Financial planning is not there just as a response to a crisis; but a longer-term undertaking that puts you in a better position throughout your life. Bad things can and do happen, good planning incorporates these events into the process. That means when they do happen it should be much easier to deal with. In the bank of skills that planners have, there are two things in particular that we can bring in times of crisis; comfort from robust preparations and emotional support.
Market corrections and crashes can, do and will continue to happen. As John Wooden said: “Failing to prepare is preparing to fail”. Experiencing a crash will never be a comfortable experience, however, if you understand it will happen, and know you can come out the other side, then this is a far easier journey.
History has shown that the investment journey is rewarding if you can spend enough time in the markets, but also that there will be some tough periods. Historically, bear markets last for less time than the peaks – and the troughs are not as low as the highs of bull markets. Whilst you can never know exactly what the future will bring, we can use the past to keep market falls in perspective and plan accordingly.
So, how do we make our clients feel comfortable? The biggest single worry of any investor is the possibility of running out of money. If you can alleviate that by ensuring a client always feels they have enough behind them, that helps. One of the most straightforward, but also the most effective ways to do this, is through a detailed analysis of income and expenditure patterns to ensure a client maintains sufficient cash reserves. Assuming a client has sufficient income, the focus is on having enough cash. There is no hard-and-fast rule for how much any one person needs, but the following acts as a guide:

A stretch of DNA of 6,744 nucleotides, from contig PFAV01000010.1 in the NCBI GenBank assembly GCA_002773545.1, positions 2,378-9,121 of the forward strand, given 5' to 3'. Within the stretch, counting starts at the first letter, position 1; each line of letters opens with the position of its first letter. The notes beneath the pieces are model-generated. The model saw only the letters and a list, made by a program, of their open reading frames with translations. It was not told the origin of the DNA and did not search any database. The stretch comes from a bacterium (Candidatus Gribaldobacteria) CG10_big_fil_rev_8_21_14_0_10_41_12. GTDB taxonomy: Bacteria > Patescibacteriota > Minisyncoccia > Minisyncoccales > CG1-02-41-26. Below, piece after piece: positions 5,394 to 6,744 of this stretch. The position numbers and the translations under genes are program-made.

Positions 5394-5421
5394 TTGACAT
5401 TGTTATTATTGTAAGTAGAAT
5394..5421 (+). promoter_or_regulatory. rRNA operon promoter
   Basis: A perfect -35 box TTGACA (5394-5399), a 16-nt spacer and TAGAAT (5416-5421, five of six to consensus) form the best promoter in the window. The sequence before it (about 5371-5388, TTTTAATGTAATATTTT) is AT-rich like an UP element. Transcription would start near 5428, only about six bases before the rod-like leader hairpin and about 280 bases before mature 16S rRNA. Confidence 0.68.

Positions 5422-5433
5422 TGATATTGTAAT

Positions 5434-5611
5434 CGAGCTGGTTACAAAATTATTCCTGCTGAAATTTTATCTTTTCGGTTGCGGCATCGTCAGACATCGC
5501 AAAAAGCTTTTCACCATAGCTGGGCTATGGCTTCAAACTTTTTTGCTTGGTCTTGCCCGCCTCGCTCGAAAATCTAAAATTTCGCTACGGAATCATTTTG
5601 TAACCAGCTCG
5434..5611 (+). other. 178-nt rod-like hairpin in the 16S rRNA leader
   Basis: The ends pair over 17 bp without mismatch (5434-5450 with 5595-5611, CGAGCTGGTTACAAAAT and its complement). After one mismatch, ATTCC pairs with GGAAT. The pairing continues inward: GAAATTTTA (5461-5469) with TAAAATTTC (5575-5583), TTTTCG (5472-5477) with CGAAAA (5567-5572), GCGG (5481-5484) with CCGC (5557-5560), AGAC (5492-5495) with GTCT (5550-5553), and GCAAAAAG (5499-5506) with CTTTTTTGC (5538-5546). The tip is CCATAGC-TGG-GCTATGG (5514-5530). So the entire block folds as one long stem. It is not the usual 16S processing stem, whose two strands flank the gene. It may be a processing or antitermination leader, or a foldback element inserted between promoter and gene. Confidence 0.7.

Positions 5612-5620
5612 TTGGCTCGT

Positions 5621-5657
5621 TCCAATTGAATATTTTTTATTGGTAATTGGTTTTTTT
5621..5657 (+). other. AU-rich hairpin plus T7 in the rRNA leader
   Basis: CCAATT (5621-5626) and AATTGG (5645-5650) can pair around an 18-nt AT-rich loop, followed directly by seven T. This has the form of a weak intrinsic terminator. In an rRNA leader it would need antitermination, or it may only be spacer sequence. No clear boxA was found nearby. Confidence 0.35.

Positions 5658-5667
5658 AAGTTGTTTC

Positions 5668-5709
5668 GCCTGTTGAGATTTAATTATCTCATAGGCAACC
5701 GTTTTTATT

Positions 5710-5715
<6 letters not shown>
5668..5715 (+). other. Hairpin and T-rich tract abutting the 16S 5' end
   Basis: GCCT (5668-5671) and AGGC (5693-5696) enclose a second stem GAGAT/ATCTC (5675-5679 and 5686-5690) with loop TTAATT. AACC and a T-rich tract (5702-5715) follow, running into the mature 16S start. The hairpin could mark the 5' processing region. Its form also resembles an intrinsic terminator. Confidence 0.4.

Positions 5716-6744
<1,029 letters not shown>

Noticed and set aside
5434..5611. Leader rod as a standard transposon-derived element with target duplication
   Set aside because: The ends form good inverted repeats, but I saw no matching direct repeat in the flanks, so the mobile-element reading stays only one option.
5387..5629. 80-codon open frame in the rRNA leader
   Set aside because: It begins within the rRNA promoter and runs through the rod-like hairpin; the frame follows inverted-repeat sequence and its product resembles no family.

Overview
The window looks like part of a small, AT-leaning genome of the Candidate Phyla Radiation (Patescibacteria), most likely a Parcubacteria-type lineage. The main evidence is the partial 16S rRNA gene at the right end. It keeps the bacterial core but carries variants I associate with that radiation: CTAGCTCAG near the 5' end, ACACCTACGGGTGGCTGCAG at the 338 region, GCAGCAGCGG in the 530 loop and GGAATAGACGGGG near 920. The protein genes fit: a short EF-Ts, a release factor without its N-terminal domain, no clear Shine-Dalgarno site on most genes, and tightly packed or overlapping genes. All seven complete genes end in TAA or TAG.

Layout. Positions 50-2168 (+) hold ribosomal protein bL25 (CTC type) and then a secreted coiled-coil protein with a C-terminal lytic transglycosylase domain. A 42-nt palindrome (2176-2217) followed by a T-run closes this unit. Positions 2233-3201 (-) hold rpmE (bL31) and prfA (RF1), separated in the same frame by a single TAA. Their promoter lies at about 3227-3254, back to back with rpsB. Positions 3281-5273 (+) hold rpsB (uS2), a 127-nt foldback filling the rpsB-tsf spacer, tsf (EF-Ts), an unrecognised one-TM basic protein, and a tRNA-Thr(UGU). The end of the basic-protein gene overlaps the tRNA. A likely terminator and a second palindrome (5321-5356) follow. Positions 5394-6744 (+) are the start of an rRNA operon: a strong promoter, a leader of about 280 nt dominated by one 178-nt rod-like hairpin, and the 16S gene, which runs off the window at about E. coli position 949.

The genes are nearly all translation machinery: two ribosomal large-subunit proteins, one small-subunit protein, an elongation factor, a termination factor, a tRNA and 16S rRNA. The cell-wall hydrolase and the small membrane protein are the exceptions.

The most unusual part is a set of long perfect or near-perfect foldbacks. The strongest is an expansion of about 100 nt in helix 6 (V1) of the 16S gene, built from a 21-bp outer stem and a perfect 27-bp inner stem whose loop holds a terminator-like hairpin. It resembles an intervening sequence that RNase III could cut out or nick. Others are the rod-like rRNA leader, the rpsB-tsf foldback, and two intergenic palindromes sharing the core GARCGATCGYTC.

- Ensure you can always cover regular expenditure for an agreed period e.g. 6 months.
- Have funds ringfenced for planned expenses.
- Make some allowances for unplanned expenditure.
Once this has been completed you would reach an agreed cash level. Market dips are then less of a concern as if you have access to more than enough money to spend, so you have time on your side. Equally, if there is an income shortfall, we can try to address this to reduce anxiety.
Test and test again
An integral part of quality lifetime financial planning is to stress test. There are a variety of methods for doing this, but the key is to demonstrate that bad periods don’t impact on the ability of a plan to succeed. If you know that any plan that has been put in place has assumed the worst – and made allowances for it – that helps dispel anxiety. Typically, I would have an anticipated rate of return for a client that I use to monitor the plan, knowing divergence from this can make or break it.
Good stress tests look at a variety of situations. One test I do for all my clients is to push a plan to the absolute limit of what could be reasonably expected happen – and do this regularly. This allows me to see where it fails. We can then amend this to get to as close to safe as possible.